HomeLiterature Study GuidesHard TimesBook 2 Chapter 11 Summary

Hard Times | Study Guide

Charles Dickens

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Hard Times | Book 2, Chapter 11 : Reaping (Lower and Lower) | Summary

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Summary

Mrs. Sparsit's spying and hopes for Louisa's downfall appear ready to pay off. On Friday Mr. Bounderby is called away on business, so Mrs. Sparsit sends word to Louisa she will not be coming to the country house for the weekend. She learns from Tom that James Harthouse is scheduled to return from a trip to Yorkshire that evening.

On Saturday Mrs. Sparsit watches Tom wait at the train station until she is satisfied Harthouse is not returning to Coketown. She rushes to the country house and hides in the bushes while Louisa and Harthouse meet in the garden. He professes his love for her and begs her to meet him elsewhere if they can't be together here. He leaves on his horse; a short while later Louisa leaves for the train station, with Mrs. Sparsit in pursuit. Louisa disembarks in Coketown, but Mrs. Sparsit loses sight of her in the crowd outside the station.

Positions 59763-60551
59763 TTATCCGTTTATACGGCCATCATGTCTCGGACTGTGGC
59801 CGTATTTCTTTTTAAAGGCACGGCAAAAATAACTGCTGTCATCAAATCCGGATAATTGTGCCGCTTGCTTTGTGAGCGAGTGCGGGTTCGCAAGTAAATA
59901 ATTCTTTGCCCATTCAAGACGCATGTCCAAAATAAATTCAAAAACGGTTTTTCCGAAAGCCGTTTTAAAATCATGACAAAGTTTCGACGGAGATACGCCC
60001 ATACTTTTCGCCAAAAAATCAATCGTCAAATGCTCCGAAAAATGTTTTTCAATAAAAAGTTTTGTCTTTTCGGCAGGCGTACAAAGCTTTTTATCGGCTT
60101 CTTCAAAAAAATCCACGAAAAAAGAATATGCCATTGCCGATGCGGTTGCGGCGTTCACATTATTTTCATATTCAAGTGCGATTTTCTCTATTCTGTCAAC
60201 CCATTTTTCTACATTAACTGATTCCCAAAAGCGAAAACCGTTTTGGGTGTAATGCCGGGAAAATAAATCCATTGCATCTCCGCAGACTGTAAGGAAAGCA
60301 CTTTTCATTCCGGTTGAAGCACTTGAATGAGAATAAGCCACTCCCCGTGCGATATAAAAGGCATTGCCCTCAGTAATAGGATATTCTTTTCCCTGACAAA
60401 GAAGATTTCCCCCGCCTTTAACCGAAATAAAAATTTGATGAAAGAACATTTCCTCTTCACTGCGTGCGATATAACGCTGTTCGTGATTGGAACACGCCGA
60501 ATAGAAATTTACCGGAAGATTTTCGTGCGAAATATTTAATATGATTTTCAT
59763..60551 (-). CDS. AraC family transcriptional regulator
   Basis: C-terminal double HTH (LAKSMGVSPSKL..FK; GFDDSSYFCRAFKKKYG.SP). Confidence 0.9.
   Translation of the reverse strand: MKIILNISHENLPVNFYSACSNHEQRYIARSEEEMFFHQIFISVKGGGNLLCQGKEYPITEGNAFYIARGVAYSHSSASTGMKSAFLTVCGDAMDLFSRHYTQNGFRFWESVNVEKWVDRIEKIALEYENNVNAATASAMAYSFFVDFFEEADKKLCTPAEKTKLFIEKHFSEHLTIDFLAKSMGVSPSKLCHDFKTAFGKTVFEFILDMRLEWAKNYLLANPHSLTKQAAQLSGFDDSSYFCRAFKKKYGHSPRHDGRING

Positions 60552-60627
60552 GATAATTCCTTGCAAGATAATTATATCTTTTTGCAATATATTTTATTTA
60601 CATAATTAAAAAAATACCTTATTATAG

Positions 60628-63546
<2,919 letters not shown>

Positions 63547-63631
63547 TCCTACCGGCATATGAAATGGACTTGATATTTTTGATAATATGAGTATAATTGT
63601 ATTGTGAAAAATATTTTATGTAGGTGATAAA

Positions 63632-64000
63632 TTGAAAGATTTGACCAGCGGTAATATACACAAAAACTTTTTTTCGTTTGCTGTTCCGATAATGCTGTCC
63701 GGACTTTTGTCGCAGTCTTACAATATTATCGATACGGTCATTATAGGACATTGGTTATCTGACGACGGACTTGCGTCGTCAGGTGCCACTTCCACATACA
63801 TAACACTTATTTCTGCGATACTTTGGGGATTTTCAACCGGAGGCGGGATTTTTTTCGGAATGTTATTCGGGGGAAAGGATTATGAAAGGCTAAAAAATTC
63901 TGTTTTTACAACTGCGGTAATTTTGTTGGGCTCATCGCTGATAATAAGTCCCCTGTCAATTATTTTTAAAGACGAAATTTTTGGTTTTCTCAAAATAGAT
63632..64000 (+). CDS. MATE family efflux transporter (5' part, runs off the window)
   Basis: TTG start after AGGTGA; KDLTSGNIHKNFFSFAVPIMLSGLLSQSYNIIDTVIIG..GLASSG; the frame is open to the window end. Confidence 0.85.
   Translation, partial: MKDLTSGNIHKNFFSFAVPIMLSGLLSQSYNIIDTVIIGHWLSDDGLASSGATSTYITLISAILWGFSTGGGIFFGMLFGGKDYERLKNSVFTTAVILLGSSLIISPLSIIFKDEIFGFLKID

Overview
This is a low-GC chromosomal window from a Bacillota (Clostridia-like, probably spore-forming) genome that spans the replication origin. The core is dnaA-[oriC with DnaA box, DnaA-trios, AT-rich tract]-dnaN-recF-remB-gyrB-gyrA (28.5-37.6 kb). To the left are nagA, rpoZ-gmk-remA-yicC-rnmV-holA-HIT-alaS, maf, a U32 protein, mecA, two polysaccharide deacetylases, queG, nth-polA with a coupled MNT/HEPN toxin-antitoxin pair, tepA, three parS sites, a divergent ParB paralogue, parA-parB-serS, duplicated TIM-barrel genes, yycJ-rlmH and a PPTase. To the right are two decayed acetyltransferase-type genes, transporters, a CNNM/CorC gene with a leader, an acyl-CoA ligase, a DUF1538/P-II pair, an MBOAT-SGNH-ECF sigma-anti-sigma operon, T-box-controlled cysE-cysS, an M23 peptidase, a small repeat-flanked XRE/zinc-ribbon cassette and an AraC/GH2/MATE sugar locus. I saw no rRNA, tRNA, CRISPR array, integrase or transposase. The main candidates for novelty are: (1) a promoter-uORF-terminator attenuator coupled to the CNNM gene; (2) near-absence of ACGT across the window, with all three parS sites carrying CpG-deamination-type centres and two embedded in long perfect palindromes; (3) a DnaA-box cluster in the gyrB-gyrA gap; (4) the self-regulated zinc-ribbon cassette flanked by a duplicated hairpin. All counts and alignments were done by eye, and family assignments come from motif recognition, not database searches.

Analysis

Mrs. Sparsit is not content to dream and wish for Louisa's downfall; rather she takes an active role in attempting to bring it about. She skips her planned excursion to the country house to ensure that Louisa will be alone there, available to meet with James Harthouse. She then goes there secretly to spy and catch Louisa in the act, setting up Louisa for the inevitable fall.

Harthouse presents a convincing speech to profess his love for Louisa, but his actions before and after the evening he meets her call his sincerity into question. His attempt to seduce a married woman, knowing it will ruin her reputation, points to a lack of concern for her well-being. In contrast Stephen Blackpool and Rachael are working-class people whose reputations are less valuable than Louisa's is as a member of the upper class. Stephen is aware of Rachael's honor and reputation within their community and loves her only from afar because he is unable to marry her. Harthouse does not possess the same integrity Stephen shows, even though he doubtlessly considers himself superior to him.

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